To that end, the San Diego bar implemented a flex-time policy about a year ago that has employees work a few extra hours during the week in exchange for getting every other Friday off. It was an initiative Swetin pushed for, despite resistance from her senior staff, as well as the bar’s outside counsel.

But with their input, as well as some juggling and cross-training to make sure that key work was being done, the policy was implemented and has grown in popularity. "My nonexempt staff loves it," she says. "It’s such a quality-of-life benefit."

Flex time is available to virtually all employees at the Wisconsin bar, Brown says, after a thorough written policy was developed. As is the case in San Diego, permitting flex time is at the discretion of supervisors. "There are certain core hours you need to be here, and you can’t always grant it," he says. "It really helps to build employee loyalty, though."

Flex-time requests are growing in Cincinnati, Norwine says, and the issue of telecommuting is also likely to come up again. One unsuccessful attempt at telecommuting a few years ago prompted Norwine to shelve the idea, but the continued evolution of technology makes it probable that it will become part of the bar’s employment options, he says.

Clark advises employers to use the "Three P" approach to telecommuting: position, person, and performance. The position should lend itself to telecommuting, the person telecommuting must be able to work independently, and the employee’s performance should not suffer out of the office.

While flex time and telecommuting can pose a bigger challenge for small bar associations, there is also recognition that an employee’s time is valuable, France says, no matter how many coworkers he or she might have. "We try to be as generous as we can," she says.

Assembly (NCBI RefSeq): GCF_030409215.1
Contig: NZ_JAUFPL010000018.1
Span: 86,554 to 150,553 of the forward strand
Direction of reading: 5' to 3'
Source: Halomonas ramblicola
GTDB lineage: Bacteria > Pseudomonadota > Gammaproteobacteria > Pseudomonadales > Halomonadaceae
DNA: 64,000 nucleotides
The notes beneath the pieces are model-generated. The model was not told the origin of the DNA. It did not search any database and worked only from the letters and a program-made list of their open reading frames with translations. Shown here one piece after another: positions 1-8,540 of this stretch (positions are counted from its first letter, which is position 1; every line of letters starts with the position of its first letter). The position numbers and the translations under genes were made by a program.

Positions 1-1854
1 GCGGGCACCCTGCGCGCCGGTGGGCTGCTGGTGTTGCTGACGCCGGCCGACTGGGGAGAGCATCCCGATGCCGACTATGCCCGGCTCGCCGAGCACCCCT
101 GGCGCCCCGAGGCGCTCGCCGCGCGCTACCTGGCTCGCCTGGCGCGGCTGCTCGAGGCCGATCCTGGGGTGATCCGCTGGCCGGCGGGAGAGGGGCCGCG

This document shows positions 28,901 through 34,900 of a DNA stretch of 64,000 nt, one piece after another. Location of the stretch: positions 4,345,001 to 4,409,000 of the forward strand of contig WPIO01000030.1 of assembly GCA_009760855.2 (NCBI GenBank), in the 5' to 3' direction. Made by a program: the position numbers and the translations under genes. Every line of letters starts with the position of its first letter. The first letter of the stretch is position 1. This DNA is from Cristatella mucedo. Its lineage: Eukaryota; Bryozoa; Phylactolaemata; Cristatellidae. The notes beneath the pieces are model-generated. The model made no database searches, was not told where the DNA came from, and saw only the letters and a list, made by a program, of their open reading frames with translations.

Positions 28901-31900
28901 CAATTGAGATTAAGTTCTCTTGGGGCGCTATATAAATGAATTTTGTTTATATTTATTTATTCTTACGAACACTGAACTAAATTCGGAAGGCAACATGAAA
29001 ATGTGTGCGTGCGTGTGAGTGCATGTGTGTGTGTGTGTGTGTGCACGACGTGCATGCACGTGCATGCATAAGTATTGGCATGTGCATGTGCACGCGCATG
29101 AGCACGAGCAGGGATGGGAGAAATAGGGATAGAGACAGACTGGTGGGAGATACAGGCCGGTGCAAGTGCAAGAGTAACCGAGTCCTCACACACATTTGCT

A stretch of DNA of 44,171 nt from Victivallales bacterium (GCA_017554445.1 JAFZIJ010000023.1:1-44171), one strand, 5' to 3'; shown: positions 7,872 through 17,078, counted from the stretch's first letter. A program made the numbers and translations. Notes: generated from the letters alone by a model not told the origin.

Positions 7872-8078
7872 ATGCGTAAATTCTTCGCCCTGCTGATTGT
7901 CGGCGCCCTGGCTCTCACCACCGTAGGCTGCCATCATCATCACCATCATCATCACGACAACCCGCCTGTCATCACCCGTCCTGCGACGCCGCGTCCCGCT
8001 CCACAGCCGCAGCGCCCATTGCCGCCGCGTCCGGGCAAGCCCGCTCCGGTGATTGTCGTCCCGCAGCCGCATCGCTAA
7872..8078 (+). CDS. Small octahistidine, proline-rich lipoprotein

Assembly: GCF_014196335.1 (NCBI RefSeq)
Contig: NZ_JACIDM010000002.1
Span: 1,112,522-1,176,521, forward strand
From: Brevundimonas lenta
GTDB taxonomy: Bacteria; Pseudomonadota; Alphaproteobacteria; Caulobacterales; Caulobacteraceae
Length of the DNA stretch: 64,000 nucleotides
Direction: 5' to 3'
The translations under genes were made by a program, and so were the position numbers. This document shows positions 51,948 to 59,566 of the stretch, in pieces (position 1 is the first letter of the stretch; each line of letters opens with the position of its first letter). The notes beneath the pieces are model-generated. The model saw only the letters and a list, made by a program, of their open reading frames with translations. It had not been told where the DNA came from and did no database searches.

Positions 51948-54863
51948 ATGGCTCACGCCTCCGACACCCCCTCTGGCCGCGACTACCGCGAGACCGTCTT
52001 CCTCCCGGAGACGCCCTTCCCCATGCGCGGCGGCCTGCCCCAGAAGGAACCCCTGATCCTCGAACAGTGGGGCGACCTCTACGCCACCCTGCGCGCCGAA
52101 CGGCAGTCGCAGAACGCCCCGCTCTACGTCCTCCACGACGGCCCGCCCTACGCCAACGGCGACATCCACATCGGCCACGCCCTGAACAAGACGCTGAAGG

One of the keys to employee time management, according to Clark, is a clear written policy that spells out the dos and don’ts and "creates respect in the workplace." While developing policies might be a difficult and complex task for executives and managers, when combined with a personal management approach, it will pay dividends, she says.

"Don’t wait until there’s a regulation to do these things," she advises.

[Side bar]

Staying on top of federal and state rules

Whether it’s looked at internally or through outside counsel, it’s important for bar associations to stay on top of the latest rules and regulations governing labor and employment issues, labor experts say.

And that doesn’t just mean federal rules like the FairPay regulations. No fewer than 17 states have different or more stringent labor regulations than the federal government’s, Ellen Hession says. State laws are often more favorable to employees, as in California, where overtime is required whenever a nonexempt employee works more than eight hours in one day.

It took Sheree Swetin several months to learn the intricacies of California labor law when she became executive director of the San Diego County Bar Association after working at the ABA headquarters in Chicago. While she relies on outside counsel for assistance, she also subscribes to a newsletter that focuses on California labor law.

John Norwine and Karen France, like other bar executives, call on bar members with labor and employment law backgrounds to lend a hand.

To help interpret the new FairPay regulations, France has also taken advantage of the U.S. Department of Labor’s Web site dedicated to the regulations. The site, www.dol.gov/fairpay, provides an overview of the changes, as well as interactive tools to help people determine whether or not someone might be eligible for overtime. "It’s very user-friendly," France says. "Every law and bar office really needs to be up on this."

Besides the FairPay site, the Department of Labor has an interactive site, www.dol.gov/elaws/overtime.htm, that provides guidance for employers and employees to determine who is and isn’t eligible for overtime pay under the new regulations.

The Society for Human Resource Management also offers some assistance. The organization is distributing a book by nationally known labor and employment attorneys that closely examines the regulations. What Every Manager Needs to Know about the FLSA and Its Updated Exempt Status Regulations can be purchased at www.shrmstore.shrm.org.